Everyone once in a while you’d hear a “EWWWW!” from someone cleaning cocoons because not all of them had gotten to the pupa stage.  Popping a firm, smooth pupa out of the cocoon was easy, but getting one that was still in worm form and that had been boiled to the point of being soggy was a bit gross.  Glad I didn’t get one.

And, now that I have had this experience, I will make a confession.  I will be buying the silk hankies that I want to use.  Period.


Also, we split apart the hankies that we dyed on Friday and Celia showed us how to stretch them out so we could spin thicker yarns from them.  You know, after spending a few years working your tail off to spin nice, fine, smooth yarns, going back to spin a thicker yarn was hard!  I see that I am going to have to make an effort of spinning thicker yarns so I don’t forget how to do it.  The singles on the right are the thicker ones (although they weren’t nearly thick enough for Celia), and the ones on the left are the purposefully thin ones from the last three layers of the hankie.  I want to ply the thins ones together and the thick ones together to see how the colors came out with the different weights.  And that is the tale I have to tell on that one.

Some of the people, as they spun their yarns from either the caps or the hankies, went ahead and plied them together and sat them up on the table with the hankie or cap so everyone could see.


Here are some of the caps with the yarns made from them.  Get a load of that shimmery one at the bottom in the middle.  Wow!


And this is one of the hankies spun into a thicker yarn.  Those colors are so intense!

As fulfilling as the past three days have been, I am one tired lady.  Teaching for three days last weekend, working and doing five days of work in four days, then attending this three-day workshop have me near the end of my energy level.  And tomorrow begins another work week.

I’m going to go to bed early tonight so I can get up and get back on the treadmill.  I am going to be very ashamed to show you my March step numbers.  This next week starts a new month and a new 12 week program.  If all goes as planned, April is going to be a very good month in several ways.

As soon as I get all the spun samples plied and cataloged, I’ll take pictures of them to show you.  This may take a week or two, though.

And for all of you who are observing Lent, only one more week to go!!!  You can do it!

Mar 27

Today’s class was busy, busy, busy from the start until the finish.

Celia started the day with lecture on the silk from eggs through cocoon, telling us statistics for everything from how many eggs in an ounce (36,000), to how much they eat over a lifetime (nearly a ton of leaves) to how they spin their cocoons.  She passed around threads with different numbers of filaments (silk thread from a single cocoon) to show us.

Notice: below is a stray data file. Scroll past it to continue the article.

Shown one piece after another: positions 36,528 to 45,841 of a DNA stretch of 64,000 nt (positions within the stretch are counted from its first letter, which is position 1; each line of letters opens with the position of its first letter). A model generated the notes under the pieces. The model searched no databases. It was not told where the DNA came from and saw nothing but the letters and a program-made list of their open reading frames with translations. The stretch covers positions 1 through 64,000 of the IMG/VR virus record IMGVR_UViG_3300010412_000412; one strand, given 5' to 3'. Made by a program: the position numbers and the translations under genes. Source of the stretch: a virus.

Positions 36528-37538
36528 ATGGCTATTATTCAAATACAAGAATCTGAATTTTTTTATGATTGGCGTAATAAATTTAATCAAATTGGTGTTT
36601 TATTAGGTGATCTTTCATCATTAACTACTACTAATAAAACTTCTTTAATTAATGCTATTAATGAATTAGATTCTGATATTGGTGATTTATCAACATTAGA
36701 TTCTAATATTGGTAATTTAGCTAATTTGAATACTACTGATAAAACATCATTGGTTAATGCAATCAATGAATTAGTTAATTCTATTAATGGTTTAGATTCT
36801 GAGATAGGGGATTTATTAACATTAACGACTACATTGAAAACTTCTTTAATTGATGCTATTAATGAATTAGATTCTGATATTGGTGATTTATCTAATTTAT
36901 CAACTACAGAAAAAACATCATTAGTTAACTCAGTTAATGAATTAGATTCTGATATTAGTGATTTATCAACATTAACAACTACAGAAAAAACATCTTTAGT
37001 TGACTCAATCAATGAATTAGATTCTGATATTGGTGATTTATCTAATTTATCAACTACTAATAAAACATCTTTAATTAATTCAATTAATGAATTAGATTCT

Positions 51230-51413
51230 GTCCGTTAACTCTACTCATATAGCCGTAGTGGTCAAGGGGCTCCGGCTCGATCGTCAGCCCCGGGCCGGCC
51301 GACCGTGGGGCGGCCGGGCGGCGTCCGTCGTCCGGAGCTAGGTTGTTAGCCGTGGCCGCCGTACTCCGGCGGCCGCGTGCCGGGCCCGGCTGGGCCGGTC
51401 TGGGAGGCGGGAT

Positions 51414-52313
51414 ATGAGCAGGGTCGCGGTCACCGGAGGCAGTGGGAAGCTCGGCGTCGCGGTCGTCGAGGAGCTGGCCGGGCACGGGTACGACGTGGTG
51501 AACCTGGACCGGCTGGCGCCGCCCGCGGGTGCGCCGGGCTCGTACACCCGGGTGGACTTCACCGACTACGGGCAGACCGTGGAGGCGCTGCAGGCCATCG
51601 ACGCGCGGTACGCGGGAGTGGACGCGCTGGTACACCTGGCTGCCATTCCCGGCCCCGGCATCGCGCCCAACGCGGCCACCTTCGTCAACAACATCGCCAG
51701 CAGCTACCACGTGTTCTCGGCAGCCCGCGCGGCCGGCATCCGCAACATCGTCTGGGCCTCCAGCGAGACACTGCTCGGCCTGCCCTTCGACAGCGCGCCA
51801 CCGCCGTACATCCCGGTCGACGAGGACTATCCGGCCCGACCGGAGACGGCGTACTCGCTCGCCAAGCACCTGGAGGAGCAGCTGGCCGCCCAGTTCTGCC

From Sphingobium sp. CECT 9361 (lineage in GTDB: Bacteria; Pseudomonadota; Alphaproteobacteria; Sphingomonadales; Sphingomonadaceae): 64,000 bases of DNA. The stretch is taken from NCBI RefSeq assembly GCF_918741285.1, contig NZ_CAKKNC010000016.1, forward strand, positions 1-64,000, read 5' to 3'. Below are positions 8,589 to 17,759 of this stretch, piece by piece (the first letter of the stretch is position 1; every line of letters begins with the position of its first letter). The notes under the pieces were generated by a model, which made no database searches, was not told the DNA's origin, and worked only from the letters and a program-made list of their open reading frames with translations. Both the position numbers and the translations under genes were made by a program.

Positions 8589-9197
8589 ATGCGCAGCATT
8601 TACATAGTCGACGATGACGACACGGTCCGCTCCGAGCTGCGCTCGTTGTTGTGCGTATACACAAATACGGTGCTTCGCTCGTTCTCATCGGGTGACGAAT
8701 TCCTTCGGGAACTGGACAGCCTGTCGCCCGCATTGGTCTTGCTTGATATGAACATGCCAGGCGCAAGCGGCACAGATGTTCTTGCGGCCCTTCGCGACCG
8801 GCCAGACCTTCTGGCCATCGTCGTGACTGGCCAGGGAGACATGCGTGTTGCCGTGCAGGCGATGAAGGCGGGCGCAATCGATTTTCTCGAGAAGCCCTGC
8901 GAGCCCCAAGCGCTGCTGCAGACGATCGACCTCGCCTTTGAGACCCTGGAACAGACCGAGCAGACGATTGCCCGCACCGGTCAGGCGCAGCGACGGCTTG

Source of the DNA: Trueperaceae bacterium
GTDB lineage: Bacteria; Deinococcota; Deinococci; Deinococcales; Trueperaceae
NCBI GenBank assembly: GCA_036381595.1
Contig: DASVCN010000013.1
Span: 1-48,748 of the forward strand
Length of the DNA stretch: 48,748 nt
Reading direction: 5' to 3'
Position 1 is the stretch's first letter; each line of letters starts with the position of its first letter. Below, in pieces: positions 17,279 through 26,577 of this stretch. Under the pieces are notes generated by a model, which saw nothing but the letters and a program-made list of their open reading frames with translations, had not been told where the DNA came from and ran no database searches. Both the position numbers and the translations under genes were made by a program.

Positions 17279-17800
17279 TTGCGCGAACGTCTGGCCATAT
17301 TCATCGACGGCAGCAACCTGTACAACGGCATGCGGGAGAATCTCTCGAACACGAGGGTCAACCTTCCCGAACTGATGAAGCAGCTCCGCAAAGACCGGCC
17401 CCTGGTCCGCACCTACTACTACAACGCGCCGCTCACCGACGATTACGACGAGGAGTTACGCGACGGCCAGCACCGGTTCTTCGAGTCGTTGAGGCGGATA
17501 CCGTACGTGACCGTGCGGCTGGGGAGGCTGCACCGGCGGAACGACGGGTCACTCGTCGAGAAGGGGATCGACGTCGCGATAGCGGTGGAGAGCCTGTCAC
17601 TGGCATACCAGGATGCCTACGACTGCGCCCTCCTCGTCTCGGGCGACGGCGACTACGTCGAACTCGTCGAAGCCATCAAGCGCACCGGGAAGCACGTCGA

For instance, see that single strand over the first knuckle of my middle finger?  That is 140 filaments.  140 different cocoons of silk reeled together into one thread.


And this is 360 filaments reeled together into one strand.  It’s incredible to think there can be that many in that piece.

The Eri silk moth comes from India and spins a HUGE cocoon.


Here is Sandy holding it.  Considering the Bombyx cocoon is about a quarter coin in length, this one is a monster.  The moths are those lovely big things I showed you yesterday.


Celia passed around a tussah silk cap just to show us how big the caps used to be.  Now they are about about a quarter or a fifth of that size.  This one has only been partially degummed.


Then Celia showed us how to spin from caps by using cards to hold the fiber and spread it out for easier drafting.  Some people did very well with this, as Pat here did, but I found it easier to spin using a sort of long-draw technique from the cap itself.


Another way we were shown how to spin caps was to set up a swift with a piece of cloth over it, then the cap spread over that, as a distaff, and, using both hands, pulling the silk down and spinning it.  This was set up a little tall, but we couldn’t find a surface to clamp the swift to that was the correct height, but you do need the swift above you so you can pull down on the threads.  Also, she showed us that you have to spin the silk quite a bit in order for it to have enough twist for plying.  Otherwise, the threads just fell apart.


Then, just before lunch, we got the bright idea of donning the silk caps we dyed yesterday for a group photo.  That’s me with the chubby face and glasses, third from the left on the top of the stairs.  Just above me is Sandy.  We had a lot of fun with this.  We had to do this before lunch, because we starting spinning our caps in the afternoon.

Right after lunch, though, we started our silk fusion project.


First, you lay down a piece of fiberglass screen at least twice as big as the finished piece (it will be folded over it to wet it and add the bonding medium).  On top of this we laid down two thin layers of tussah silk (combed) because it is less expensive than the dyed silk.  Each layer is laid down perpendicular to one another.


Then you lay down the colored silk thick enough to completely cover the tussah, but not too thick.


Next you add whatever embellishments you want.  This person put on some metalic threads in the same colorway as her dyed silk.  I used sequins and some cut up bits of a boucle yarn.  There was feathers used (Susan went to the chicken house and got some of her guinea hen feathers), some used bits of threads in designs, some bits of ribbon.  Everyone was very creative.  Over this, you spread a very thin layer of dyed silk, just enough to hold it in place, but not so much that you obscure the objects.